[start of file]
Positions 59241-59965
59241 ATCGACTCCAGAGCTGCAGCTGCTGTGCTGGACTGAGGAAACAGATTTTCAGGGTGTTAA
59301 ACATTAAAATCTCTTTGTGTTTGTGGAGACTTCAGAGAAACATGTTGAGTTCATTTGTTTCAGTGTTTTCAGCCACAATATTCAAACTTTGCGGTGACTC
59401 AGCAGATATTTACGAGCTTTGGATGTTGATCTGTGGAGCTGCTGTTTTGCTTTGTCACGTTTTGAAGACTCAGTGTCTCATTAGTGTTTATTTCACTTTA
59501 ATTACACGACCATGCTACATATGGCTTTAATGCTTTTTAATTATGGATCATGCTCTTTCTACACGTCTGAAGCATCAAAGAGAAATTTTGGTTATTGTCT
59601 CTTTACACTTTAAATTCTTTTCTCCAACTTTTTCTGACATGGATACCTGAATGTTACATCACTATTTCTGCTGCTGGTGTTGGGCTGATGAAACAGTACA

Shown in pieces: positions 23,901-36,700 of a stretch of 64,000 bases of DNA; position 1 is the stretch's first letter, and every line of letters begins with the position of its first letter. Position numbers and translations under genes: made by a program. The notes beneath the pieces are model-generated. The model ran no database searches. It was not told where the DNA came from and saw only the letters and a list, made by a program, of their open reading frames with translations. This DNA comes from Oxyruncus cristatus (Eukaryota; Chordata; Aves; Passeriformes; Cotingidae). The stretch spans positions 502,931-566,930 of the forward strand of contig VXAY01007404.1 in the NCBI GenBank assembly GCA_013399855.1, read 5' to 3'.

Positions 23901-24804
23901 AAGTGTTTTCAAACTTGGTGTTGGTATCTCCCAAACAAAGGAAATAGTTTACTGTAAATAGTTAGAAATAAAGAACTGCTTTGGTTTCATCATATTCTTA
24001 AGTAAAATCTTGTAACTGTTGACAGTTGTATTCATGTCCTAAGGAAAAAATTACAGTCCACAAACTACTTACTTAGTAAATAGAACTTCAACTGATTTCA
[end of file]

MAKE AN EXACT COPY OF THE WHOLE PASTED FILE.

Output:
Positions 59241-59965
59241 ATCGACTCCAGAGCTGCAGCTGCTGTGCTGGACTGAGGAAACAGATTTTCAGGGTGTTAA
59301 ACATTAAAATCTCTTTGTGTTTGTGGAGACTTCAGAGAAACATGTTGAGTTCATTTGTTTCAGTGTTTTCAGCCACAATATTCAAACTTTGCGGTGACTC
59401 AGCAGATATTTACGAGCTTTGGATGTTGATCTGTGGAGCTGCTGTTTTGCTTTGTCACGTTTTGAAGACTCAGTGTCTCATTAGTGTTTATTTCACTTTA
59501 ATTACACGACCATGCTACATATGGCTTTAATGCTTTTTAATTATGGATCATGCTCTTTCTACACGTCTGAAGCATCAAAGAGAAATTTTGGTTATTGTCT
59601 CTTTACACTTTAAATTCTTTTCTCCAACTTTTTCTGACATGGATACCTGAATGTTACATCACTATTTCTGCTGCTGGTGTTGGGCTGATGAAACAGTACA

Shown in pieces: positions 23,901-36,700 of a stretch of 64,000 bases of DNA; position 1 is the stretch's first letter, and every line of letters begins with the position of its first letter. Position numbers and translations under genes: made by a program. The notes beneath the pieces are model-generated. The model ran no database searches. It was not told where the DNA came from and saw only the letters and a list, made by a program, of their open reading frames with translations. This DNA comes from Oxyruncus cristatus (Eukaryota; Chordata; Aves; Passeriformes; Cotingidae). The stretch spans positions 502,931-566,930 of the forward strand of contig VXAY01007404.1 in the NCBI GenBank assembly GCA_013399855.1, read 5' to 3'.

Positions 23901-24804
23901 AAGTGTTTTCAAACTTGGTGTTGGTATCTCCCAAACAAAGGAAATAGTTTACTGTAAATAGTTAGAAATAAAGAACTGCTTTGGTTTCATCATATTCTTA
24001 AGTAAAATCTTGTAACTGTTGACAGTTGTATTCATGTCCTAAGGAAAAAATTACAGTCCACAAACTACTTACTTAGTAAATAGAACTTCAACTGATTTCA